“Asia” is a vast area of foreign policy focus. East Asia and the Pacific is where the U.S. has its deepest history of involvement and its formal treaty alliances: 80,000 troops and the U.S. Navy’s Seventh Fleet are housed there to keep the peace. South Asia, however, partly due to the half-hearted commitment to security needs there by the Obama Administration, may pose the greater physical threat to global security, American interests, and American lives.
At stake in South Asia are some of America’s vital national security interests, including stabilizing Afghanistan and Pakistan and ensuring that neither country serves as a safe haven for global terrorists, keeping Pakistan’s nuclear weapons safe and secure and out of the hands of terrorists, preventing war between India and Pakistan, and building a strong strategic partnership with India to enhance its ability to play a stabilizing role in the broader Asia–Pacific region. A critical part of America’s overall Asia policy must be to maintain its diplomatic, economic, and military engagement in South Asia to protect these core national security interests.
Battling al-Qaeda. The U.S. has made strides against the al-Qaeda core leadership in the past two years by enhancing its intelligence operations inside Pakistan and through sustained drone missile strikes against terrorists in Pakistan’s tribal border areas. The nature of the global terrorist threat is evolving in that al-Qaeda affiliates, dispersed throughout the Middle East and North Africa, are strengthening and operating with increasing effectiveness despite a lack of centralized command and control from al-Qaeda leaders based in Pakistan. Nevertheless, the global terrorist threat emanating from Pakistan remains a core U.S. national security concern as a multitude of different extremist groups with varying degrees of ties to al-Qaeda operate in and from Pakistan. While the U.S. has made progress against al-Qaeda’s core leadership base in Pakistan, it must remain vigilant at home and continue its engagement in South Asia. Failing to make additional progress in rooting out terrorism from Afghanistan and Pakistan could set the stage for future attacks on the U.S. homeland.
U.S.–Pakistan Relations. The U.S. relationship with Pakistan is beginning to stabilize following a series of shocks over the past couple of years, including the U.S. unilateral raid that killed Osama bin Laden on May 2, 2011; an attack on the U.S. embassy in Kabul by the Pakistan-based Haqqani Network in September 2011; and an accidental NATO strike on Pakistani forces stationed along the border with Afghanistan in November 2011 that led Pakistan to shut down NATO supply lines into Afghanistan for six months. The lines were fully reopened and the U.S. reinstated coalition support funding for Pakistan in December 2012. Since then, the U.S. and Pakistan have made an effort to revive ties, culminating in a visit to Washington in October by Pakistani Prime Minister Nawaz Sharif and the full resumption of U.S. economic and military aid in the amount of $1.6 billion.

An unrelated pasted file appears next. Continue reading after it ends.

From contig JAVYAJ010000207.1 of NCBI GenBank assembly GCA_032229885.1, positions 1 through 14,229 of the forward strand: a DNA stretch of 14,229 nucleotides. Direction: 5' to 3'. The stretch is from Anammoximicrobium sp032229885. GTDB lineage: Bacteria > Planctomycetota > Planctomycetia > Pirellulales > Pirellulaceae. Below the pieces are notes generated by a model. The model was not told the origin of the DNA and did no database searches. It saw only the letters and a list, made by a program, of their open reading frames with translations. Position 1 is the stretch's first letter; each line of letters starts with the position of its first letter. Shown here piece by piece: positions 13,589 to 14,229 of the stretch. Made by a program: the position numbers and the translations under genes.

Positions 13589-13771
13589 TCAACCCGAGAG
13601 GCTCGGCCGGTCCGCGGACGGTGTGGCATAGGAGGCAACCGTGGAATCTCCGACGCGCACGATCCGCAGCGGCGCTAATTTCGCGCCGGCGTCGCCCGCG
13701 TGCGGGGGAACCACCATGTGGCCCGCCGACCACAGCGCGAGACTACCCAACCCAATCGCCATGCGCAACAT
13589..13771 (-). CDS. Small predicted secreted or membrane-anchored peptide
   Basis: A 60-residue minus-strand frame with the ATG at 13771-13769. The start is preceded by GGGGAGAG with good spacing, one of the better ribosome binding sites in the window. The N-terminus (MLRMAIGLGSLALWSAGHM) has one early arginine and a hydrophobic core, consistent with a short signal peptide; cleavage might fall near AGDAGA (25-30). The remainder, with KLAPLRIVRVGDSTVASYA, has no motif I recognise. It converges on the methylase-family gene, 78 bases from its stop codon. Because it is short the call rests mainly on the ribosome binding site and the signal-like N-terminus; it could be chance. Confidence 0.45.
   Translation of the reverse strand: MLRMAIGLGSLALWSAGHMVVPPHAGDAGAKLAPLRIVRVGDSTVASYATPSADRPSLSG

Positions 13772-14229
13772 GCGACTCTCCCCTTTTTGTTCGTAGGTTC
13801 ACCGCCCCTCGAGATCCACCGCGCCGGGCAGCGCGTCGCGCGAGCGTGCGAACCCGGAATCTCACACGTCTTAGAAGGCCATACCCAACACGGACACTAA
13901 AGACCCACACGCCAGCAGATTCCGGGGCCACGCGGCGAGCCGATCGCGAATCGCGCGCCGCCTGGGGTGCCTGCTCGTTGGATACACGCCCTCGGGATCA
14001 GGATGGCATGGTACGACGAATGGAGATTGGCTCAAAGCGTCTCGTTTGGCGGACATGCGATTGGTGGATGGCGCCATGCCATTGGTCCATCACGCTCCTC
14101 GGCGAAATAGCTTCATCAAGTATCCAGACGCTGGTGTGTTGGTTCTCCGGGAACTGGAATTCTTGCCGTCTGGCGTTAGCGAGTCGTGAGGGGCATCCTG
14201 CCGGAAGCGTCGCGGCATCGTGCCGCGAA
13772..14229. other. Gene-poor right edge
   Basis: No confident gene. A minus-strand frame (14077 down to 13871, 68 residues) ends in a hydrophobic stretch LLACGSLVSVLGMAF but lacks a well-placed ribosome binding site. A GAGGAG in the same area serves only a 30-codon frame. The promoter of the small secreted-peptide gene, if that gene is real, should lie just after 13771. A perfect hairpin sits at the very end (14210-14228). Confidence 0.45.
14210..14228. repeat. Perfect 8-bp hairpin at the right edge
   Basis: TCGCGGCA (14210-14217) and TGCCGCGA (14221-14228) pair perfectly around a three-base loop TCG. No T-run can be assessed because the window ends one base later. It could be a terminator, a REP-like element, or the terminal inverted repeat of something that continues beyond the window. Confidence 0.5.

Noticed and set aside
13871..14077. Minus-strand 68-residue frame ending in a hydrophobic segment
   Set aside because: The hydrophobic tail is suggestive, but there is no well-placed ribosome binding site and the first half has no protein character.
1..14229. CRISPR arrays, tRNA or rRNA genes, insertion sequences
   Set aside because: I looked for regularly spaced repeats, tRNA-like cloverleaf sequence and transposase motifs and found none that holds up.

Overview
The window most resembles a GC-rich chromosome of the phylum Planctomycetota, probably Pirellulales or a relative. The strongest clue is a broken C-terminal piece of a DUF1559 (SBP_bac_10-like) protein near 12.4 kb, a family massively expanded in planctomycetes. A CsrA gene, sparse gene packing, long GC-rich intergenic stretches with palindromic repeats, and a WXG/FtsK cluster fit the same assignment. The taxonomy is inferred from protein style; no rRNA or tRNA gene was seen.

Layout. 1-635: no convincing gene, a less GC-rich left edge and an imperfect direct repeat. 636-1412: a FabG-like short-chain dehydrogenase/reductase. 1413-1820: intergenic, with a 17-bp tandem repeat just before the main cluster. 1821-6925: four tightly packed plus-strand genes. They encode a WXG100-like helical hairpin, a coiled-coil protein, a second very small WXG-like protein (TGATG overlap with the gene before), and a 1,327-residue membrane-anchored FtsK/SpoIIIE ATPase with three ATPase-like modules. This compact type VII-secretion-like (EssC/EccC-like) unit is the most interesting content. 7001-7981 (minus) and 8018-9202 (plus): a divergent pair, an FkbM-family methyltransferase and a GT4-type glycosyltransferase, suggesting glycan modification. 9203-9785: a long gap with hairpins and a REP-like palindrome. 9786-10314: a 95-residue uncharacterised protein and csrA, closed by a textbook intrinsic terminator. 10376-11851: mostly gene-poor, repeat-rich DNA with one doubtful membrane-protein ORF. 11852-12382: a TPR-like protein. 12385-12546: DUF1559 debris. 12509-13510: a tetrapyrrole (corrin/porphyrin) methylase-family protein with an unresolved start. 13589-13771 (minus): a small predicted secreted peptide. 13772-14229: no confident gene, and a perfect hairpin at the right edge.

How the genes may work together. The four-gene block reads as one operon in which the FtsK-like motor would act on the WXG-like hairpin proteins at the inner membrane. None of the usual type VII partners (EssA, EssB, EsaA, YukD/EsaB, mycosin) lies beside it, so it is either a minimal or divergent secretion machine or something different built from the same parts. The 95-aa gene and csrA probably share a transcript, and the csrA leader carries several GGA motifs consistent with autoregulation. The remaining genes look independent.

Although former U.S. Secretary of State Hillary Clinton testified before Congress that the Administration did not assess that senior Pakistani officials harbored bin Laden, the situation demands that Pakistan change its counterterrorism policies and end its ambiguity toward Islamist militancy. It is Pakistan’s military and intelligence links with violent Islamist groups over the past 20 years that ultimately allowed the world’s most wanted terrorist to hide under the nose of Pakistan’s military for six years.
Despite strong U.S. prodding, the Pakistan government has refused to take action against the Haqqani Network, which was designated a Foreign Terrorist Organization by the U.S. State Department in September 2012—one year after the attack on the U.S. embassy in Kabul. Pakistan’s reluctance to play a helpful role in promoting Afghan reconciliation and its defiance of U.S. calls to break ties to groups attacking the U.S. in Afghanistan are pushing the region into deeper conflict. Unless Pakistan agrees to adopt more consistent and comprehensive counterterrorism policies and cuts all ties to extremist groups like the Haqqani Network and Lashkar-e-Taiba (the group responsible for the 2008 Mumbai attacks that killed 170 people, including six Americans), Washington must consider cutting military aid to Islamabad.